Hiring Your First Employee and Using CRA

Hiring an employee is a big responsibility, but it comes with a lot of perks. Not only do you get to help someone else build their career, but you also get to benefit from their skills and talents.

So, before you bring on your first employee, here are a few of the basic things you will need to do:

Business Number

You’ll need a business number. If you don’t already have one, you can set that up with the CRA by going to their website and filling out the online form. Once you have your business number, you will need to register for payroll deductions.

Payroll Deductions Account

As an employer in Canada, you must register for payroll deductions with the Canada Revenue Agency as soon as you know you will be paying employees. To do so, you’ll need to provide some basic information about your business, including your business name and number, frequency of payroll, and the number of employees. You’ll also need to provide your business number. Once you have all of this information, you can register online, by phone or by mail. Once you’re registered, payroll taxes can be deducted from your employees’ paychecks and remitted to the CRA. Registering for payroll deductions is a simple process that will help ensure that your business is in compliance with Canadian tax laws

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Register for a My Business Account

If you haven’t already done so, you will want to register for a MyBusinessAccount. A MyBusinessAccount is a secure online portal that provides an opportunity to interact electronically with the Canada Revenue Agency on various business accounts. Business accounts include GST/HST (except for GST/HST accounts administered by Revenu Québec), payroll, corporation income taxes, excise taxes, and more. You can quickly access your payroll deductions to check account balances and notices at ease.

Payroll Deductions

When you pay salary or wages to your employee, you have to take source deductions from that amount. You then have to remit these deductions to the Canada Revenue Agency on the employee’s behalf. If you fail to remit the source deductions and the employer’s share of CPP and EI as required, the CRA can take action against you.

The CRA offers a payroll deduction online calculator that can be used to determine payments of appropriate payroll tax owed to CRA. This service is available to employers and employees.

Hiring a New Employee Forms

Deductions You Have To Withhold And Remit

The source deductions you have to withhold and remit may be any combination of:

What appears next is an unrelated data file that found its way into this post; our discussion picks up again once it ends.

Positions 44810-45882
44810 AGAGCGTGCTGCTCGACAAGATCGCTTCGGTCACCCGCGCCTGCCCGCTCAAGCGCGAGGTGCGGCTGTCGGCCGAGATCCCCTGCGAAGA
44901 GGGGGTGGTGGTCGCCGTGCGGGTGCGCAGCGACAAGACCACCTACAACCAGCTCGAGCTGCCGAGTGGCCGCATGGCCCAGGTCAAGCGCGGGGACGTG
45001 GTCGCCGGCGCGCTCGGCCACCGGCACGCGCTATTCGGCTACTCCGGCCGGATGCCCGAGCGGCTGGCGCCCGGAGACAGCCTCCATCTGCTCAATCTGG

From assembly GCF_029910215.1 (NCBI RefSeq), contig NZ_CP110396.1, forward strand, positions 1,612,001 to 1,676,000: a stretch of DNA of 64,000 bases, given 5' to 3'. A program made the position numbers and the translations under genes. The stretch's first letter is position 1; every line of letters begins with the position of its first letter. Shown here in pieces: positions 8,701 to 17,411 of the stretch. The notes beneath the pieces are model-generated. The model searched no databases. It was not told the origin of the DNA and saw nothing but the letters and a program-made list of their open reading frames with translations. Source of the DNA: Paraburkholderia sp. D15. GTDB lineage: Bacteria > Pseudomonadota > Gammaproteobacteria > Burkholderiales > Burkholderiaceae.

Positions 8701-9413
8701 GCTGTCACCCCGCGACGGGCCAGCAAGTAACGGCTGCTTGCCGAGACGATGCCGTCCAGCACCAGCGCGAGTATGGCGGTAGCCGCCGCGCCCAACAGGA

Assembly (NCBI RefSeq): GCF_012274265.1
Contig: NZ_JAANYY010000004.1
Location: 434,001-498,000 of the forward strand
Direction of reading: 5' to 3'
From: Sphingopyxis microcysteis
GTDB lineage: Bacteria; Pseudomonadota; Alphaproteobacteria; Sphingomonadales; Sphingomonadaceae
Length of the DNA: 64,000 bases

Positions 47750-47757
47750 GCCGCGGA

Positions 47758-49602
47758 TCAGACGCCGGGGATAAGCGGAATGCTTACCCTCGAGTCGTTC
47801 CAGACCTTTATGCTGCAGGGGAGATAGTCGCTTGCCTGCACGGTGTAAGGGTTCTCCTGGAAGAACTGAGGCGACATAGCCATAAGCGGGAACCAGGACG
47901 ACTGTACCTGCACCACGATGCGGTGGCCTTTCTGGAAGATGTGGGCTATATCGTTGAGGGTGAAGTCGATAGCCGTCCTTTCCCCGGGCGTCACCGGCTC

CPP Contributions

You will need to withhold Canada Pension Plan (CPP) contributions from your employee’s pay and remit them to CRA. The current employee and employer contribution rates are 5.7% after $3,500 with a maximum annual contribution of $3,499.80.

EI and Income Tax Deductions

You will also need to withhold Employment Insurance (EI) premiums and income tax deductions from your employee’s pay. The current EI premium rate is 1.58% for employees and 2.212% for employers.
The amount of income tax you deduct will depend on the total wages and the province or territory in which your business is located.
For more information on payroll taxes, you can visit CRA’s website or speak to a representative at your local CRA office.

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Annually, you will need to file a T4 slip for each employee. The T4 slip is used to report an employee’s wages and taxes. You will need to send in the T4 slips to CRA by the end of February. You can get the forms you need from CRA’s website or by visiting your local CRA office.

The types of income and deductions you should report on the employee’s T4 can be found on this page at the CRA website.

If you are registered for e-file, you can send in your T4 slips electronically. Otherwise, you will need to mail them in.

Employee Requirements:

When you hire an employee, you will also have to get your employee’s social insurance number (SIN) and have your new employee fill out Form TD1, Personal Tax Credits Return. The TD1 is a form used to determine the amount of tax to be deducted from an individual’s employment income or other income, such as pension income.

The employee should fill out a new Form TD1 within seven days of any change that may result in a change to their personal tax credits for the year.

If you cannot get the employee’s SIN or Form TD1, you are still responsible for starting, calculating, and withholding payroll deductions.

Employees do not have to fill out new TD1 forms every year if their personal tax credit amounts have not changed.

Wrap Up:

If you have any questions about the requirements and obligations as an employer, you can speak to a representative at your local CRA office.
The sooner you get started, the better!

*This article is for informational purposes only and is not legal or financial advice.
* Source material – https://www.canada.ca/en/revenue-agency.html

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